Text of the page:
May 30, 2024
Money

Mark Zuckerberg Laid Out 3 Ways Meta Will Make Money From AI


Meta CEO Mark Zuckerberg
Brendan Smilalowski/AFP via Getty, Tyler Le/BI

  • Mark Zuckerberg has recently become “more ambitious” about Meta’s ability to win in AI.
  • He now plans to spend around $40 billion this year, largely on AI investments.
  • In the next few years, Zuckerberg sees three ways AI can become a “massive business” for Meta.

Mark Zuckerberg is now convinced that Meta is a top AI company, and he even knows how the technology will become a significant source of profit in the years ahead.

With the recent release of Llama 3, Meta’s latest AI model, Zuckerberg said he became “more ambitious and optimistic on AI” and his company’s ability to deliver on the tech.

He made it clear during a Wednesday earnings call with analysts that he intends to “invest significantly more over the coming years to build even more advanced models and the largest scale AI services in the world.”

“With the latest models, we’re not just building good AI models that are capable of building some new good social and commerce products,” the CEO told analysts. “I actually think we’re in a place where we’ve shown that we can build leading models and be the leading AI company in the world. And that opens up a lot of additional opportunities beyond just the ones that are the most obvious for us.”

Heavy spending again

Such ambition does not come cheap. Meta increased its guidance on capital expenditure for this year, saying it now plans to spend between $35 billion and $40 billion, largely on AI investments. Its stock slumped 16% in after-hours trading.

The last time Zuckerberg got excited about a new technology (the metaverse), Meta spent wildly and freaked investors out. The stock collapsed and didn’t recover until the company embarked on a “Year of Efficiency” marked by mass layoffs and a more business-minded CEO.

Zuckerberg on Wednesday made a concerted effort to head off Wall Street panic that his new AI enthusiasm is lacking in business acumen.

He sees “several ways” generative AI can make money, and laid out three specific paths to this becoming “a massive business” for Meta. Although getting there is a “long-term” prospect, he warned.

“Business messaging”

One of the ways AI can make money is by building up “business messaging,” where companies pay Meta for generative AI tools, such as services that support automated interactions with users and customers. Zuckerberg envisions Meta’s AI moving beyond just being a chatbot and becoming an AI “agent” that handles more complex tasks, and processes multiple queries to solve user problems, instead of coming back instantly with rote answers.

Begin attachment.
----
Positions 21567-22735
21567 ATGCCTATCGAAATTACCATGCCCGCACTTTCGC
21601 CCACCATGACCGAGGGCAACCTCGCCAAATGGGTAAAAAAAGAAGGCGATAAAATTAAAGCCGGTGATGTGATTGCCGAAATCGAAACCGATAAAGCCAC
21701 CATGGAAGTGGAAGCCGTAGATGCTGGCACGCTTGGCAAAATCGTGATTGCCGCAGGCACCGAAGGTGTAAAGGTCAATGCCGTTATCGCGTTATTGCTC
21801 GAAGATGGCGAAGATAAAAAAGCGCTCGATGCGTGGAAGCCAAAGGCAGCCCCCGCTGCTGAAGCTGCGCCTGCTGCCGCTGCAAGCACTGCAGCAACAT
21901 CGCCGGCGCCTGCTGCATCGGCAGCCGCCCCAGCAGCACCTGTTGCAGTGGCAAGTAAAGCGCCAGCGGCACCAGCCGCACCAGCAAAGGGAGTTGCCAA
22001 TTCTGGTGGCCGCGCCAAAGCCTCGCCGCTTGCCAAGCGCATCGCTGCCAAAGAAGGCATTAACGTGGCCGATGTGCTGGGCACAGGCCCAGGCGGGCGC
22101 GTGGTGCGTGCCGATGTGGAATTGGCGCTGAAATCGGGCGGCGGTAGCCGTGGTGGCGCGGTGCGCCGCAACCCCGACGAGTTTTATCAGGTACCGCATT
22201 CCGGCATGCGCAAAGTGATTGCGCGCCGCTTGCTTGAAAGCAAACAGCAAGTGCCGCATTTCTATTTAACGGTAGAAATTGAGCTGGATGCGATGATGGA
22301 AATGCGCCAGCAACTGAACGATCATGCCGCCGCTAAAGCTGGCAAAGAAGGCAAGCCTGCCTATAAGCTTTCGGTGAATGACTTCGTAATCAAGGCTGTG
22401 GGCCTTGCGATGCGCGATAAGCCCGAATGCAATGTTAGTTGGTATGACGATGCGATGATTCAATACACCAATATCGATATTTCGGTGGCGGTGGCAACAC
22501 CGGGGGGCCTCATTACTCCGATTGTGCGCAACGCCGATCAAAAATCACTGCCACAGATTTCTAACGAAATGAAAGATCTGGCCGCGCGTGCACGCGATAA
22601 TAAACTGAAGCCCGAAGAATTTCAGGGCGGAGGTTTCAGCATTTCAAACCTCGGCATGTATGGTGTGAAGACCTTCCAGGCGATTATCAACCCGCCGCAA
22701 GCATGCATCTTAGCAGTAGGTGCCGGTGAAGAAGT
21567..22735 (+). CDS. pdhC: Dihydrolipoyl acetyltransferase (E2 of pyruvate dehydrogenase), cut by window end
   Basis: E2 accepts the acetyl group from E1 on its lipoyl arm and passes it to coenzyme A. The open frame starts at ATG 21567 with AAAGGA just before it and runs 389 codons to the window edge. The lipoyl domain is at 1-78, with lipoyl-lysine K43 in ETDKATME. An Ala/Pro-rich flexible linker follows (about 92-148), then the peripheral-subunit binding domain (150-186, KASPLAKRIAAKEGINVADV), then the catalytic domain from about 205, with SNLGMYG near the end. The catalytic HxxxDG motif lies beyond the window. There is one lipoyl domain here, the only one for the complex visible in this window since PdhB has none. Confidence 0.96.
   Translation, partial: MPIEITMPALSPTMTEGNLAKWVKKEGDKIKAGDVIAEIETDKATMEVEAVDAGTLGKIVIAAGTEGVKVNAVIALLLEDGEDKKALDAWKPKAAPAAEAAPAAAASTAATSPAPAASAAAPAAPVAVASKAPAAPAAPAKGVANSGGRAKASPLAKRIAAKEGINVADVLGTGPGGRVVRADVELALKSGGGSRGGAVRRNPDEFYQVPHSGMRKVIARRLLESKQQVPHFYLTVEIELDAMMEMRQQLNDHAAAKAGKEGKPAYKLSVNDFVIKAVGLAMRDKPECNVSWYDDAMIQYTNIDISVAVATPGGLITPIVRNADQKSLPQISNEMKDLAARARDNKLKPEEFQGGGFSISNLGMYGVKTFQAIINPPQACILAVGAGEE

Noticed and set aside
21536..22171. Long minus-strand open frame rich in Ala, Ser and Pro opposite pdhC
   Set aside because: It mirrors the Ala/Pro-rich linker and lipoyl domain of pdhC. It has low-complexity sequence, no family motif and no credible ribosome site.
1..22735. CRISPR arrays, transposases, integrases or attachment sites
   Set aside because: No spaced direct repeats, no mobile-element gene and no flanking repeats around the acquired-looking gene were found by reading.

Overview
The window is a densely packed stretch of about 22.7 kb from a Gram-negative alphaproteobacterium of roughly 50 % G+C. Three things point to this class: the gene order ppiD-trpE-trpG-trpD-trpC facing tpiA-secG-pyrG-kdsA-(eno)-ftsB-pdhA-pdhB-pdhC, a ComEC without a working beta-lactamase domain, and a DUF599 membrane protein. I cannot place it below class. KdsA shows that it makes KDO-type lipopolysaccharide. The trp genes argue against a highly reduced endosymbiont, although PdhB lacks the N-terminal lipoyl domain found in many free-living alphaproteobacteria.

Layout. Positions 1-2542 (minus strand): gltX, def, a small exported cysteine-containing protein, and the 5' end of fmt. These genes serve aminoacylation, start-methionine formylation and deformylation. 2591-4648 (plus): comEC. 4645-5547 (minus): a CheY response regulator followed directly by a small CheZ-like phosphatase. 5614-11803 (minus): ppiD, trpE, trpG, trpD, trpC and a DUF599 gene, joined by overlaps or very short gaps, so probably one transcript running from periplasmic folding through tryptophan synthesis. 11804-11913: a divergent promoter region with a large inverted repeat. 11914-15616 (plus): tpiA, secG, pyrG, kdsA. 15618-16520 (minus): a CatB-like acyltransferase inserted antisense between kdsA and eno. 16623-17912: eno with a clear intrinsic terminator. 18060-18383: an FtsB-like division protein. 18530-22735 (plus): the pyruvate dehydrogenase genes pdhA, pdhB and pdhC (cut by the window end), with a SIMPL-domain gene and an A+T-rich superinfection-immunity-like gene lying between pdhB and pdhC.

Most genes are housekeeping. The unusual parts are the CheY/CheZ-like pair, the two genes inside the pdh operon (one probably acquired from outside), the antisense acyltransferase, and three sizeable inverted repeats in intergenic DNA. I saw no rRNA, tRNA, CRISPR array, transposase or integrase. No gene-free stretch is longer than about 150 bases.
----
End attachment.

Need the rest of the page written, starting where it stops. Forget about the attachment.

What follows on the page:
Revenue from AI business messaging is “one of the nearer term opportunities,” Zuckerberg said. While it may not become a reality this year, he noted that it’s less than five years away. The immediate goal on this front is to “get many hundreds of millions or billions of people to use Meta AI as a core part of what they do,” he explained.

Ads appearing in “AI interactions”

Another way generative AI could make money for Meta is by “introducing ads or paid content into AI interactions,” Zuckerberg said. Although brands and companies paying for products to show up in generative AI results is not yet the standard for AI chatbots, Meta’s entire business is effectively driven by selling digital advertising. Inserting ads into its social and messaging products is at the core of Meta as a company.

AI is already being more widely deployed by Meta in its newer “unconnected content” algorithm for social content recommendations, which Zuckerberg said is leading to more app engagement. That, in turn, leads to more people seeing more ads. Right now, 30% of the content Facebook users see is recommended by AI, and the same goes for 50% of the content seen by Instagram users, he said.

Selling access to AI models

A third distinct way Meta may make money from AI is by selling access to models as they get larger. “Enabling people to pay to use bigger AI models and access more compute,” as Zuckerberg put it on Wednesday.

Right now, Llama 3 and the Meta’s other large language models are freely available to users and companies below a certain size threshold. Charging for access might be a move away from Meta’s “open source” approach here.

“So if the technology and products evolve in the way that we hope, each of those will unlock massive amounts of value for people and business for us over time,” Zuckerberg said. “I think it makes sense to go for it, and we’re going to.”



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